• automation-test-flows.xml

    • automation-credentials.properties

Automation Flows

For each operation a maximum of two flows is placed on the automation-test-flows. One for mandatory attributes (this will test that no mandatory argument was left unimplemented on the connector) and if applicable another with all attributes (mandatory and optional, to build a more general case on the operation).

automation-test-flows.xml and Operation Attributes

Each operation on the connector has at least a corresponding flow on the automation-test-flows file. The flow and its associated operation should be thought of as resources that can be called from multiple tests. Flow names should be the same as the operation they contain or at least start with the name of the operation they contain, for example:


            
         
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<flow name="<operation-name>" doc:name="<operation-name>">
   <marketo:<operation-name> config-ref="<ConfigName>" 
     doc:name="<operation-name>"  ... />
</flow>
<flow name="<operation-name>-<particular-case>" doc:name="<operation-name>">
   <marketo:<operation-name> particularCaseAttribute="#[flowVars.attributeName]" 
     config-ref="<ConfigName>" doc:name="<operation-name>"  ... />
</flow>

Operation attributes are to be populated in this fashion:

attributeName="#[flowVars.attributeName]"

Or this other case:

<taleo:<entityName> ref="#[flowVars.<entityName>Ref]"/>

In the case of being given the choice of passing non-primitive types (for example, POJOs, List<POJOs>, Map<POJOs>, etc.) either from the payload, by reference, or by manually creating it using Anypoint Studio, either taking the value from the payload or by reference should be selected.


            
         
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<!-- mobjects value passed by as reference -->  
<flow name="sync-mobjects" doc:name="sync-mobjects">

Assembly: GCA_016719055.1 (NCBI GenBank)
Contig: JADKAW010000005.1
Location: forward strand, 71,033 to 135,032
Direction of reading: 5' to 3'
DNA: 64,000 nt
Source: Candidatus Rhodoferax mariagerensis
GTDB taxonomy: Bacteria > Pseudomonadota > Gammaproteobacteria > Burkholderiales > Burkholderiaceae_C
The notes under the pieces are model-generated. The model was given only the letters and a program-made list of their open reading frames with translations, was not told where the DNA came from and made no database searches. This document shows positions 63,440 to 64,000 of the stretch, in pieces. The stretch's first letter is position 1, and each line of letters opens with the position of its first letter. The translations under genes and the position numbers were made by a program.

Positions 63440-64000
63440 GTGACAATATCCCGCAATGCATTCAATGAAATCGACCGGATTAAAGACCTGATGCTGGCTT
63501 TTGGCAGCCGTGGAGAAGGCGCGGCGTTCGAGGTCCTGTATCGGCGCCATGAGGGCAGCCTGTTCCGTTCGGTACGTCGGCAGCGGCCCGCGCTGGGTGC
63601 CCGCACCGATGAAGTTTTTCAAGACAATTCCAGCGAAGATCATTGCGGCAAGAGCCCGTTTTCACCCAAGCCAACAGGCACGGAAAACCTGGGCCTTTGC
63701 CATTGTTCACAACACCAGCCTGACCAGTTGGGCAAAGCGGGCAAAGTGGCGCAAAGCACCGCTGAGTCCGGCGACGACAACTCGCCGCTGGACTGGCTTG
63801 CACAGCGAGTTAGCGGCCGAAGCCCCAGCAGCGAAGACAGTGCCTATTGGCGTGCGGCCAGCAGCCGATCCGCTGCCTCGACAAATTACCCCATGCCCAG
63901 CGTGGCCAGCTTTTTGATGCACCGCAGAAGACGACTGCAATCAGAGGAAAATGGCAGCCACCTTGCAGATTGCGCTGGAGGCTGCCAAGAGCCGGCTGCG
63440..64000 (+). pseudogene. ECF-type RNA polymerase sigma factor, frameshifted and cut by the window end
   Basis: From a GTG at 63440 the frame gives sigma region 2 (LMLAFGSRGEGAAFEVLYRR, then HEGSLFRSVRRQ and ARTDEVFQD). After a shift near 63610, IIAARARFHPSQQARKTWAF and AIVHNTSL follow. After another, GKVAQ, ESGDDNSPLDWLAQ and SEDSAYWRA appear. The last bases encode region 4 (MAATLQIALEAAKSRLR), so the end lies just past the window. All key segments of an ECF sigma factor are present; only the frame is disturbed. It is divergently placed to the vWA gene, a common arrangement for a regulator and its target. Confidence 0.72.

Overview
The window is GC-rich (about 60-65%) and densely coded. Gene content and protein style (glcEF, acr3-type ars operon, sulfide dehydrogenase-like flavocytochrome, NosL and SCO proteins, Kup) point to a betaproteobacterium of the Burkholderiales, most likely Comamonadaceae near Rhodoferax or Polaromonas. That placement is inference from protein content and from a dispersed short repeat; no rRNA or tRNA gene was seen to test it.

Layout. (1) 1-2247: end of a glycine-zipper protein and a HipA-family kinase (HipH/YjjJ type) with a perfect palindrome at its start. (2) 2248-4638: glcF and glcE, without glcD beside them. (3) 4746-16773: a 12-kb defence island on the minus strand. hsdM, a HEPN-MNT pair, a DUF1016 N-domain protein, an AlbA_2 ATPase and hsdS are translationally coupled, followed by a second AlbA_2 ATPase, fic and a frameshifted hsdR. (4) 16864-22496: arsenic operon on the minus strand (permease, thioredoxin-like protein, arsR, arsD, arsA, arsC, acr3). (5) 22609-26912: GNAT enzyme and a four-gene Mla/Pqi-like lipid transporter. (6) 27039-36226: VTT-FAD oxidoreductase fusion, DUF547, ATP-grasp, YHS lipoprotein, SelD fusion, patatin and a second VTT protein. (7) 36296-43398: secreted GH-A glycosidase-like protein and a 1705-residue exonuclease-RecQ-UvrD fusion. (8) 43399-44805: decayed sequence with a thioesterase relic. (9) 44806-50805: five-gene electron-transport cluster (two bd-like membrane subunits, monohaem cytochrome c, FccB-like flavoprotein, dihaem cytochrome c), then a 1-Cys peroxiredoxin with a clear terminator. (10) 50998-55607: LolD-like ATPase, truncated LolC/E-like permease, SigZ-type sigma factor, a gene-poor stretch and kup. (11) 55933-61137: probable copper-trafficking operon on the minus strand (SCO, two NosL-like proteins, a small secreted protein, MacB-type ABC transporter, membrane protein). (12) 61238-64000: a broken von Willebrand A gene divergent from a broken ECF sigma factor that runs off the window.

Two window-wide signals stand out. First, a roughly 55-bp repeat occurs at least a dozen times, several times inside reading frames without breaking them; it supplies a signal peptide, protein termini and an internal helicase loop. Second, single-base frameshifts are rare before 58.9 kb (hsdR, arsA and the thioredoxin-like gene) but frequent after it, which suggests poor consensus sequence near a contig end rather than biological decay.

<marketo:sync-mobjects config-ref="Marketo"  doc:name="Sync MObjects"
     operation="#[flowVars.operation]" type="#[flowVars.type]">
   <marketo:mobjects ref="#[flowVars.mobjectsRef]"/>
   </marketo:sync-mobjects>
</flow>

Or:


            
         
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<!-- mobject value taken from payload -->     
<flow name="sync-mobjects" doc:name="sync-mobjects">
   <marketo:sync-mobjects config-ref="Marketo"  doc:name="Sync MObjects"
     operation="#[flowVars.operation]" type="#[flowVars.type]"/>
</flow>

Keeping Updated Headers

Change the connector version to current to avoid the configuration xml to get broken, e.g. from http://www.mulesoft.org/schema/mule/taleo/1.0-SNAPSHOT/mule-taleo.xsd to http://www.mulesoft.org/schema/mule/taleo/current/mule-taleo.xsd.

Credentials

Connector credentials should be picked from the automation-credential.properties file during test development or if tests are to be run from within Eclipse. Populate the config element field with placeholders: configRefAttribute="${serviceName.configRefAttribute}"

For example:


           
        
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<marketo:config name="Marketo" userId="${marketo.userId}"
 key="${marketo.key}" endpointUrl="${marketo.endpointUrl}" doc:name="Marketo">
   <marketo:connection-pooling-profile initialisationPolicy="INITIALISE_ONE"
     exhaustedAction="WHEN_EXHAUSTED_GROW"/>
</marketo:config>

Create a property placeholder that references automation-credentials.properties or add xmlns:context="http://www.springframework.org/schema/context" as an attribute of the Mule node as one of its child node:

<context:property-placeholder location="automation-credentials.properties" />

Prior to committing, change the location value to the following to run the suites from the console or build plan by passing the URL where the automation-credentials.properties are stored:

<context:property-placeholder location="${<CONNECTOR_NAME>_CREDENTIALS}" />

Test Data Using Spring Beans

AutomationSpringBeans stores the test data required for each test to run.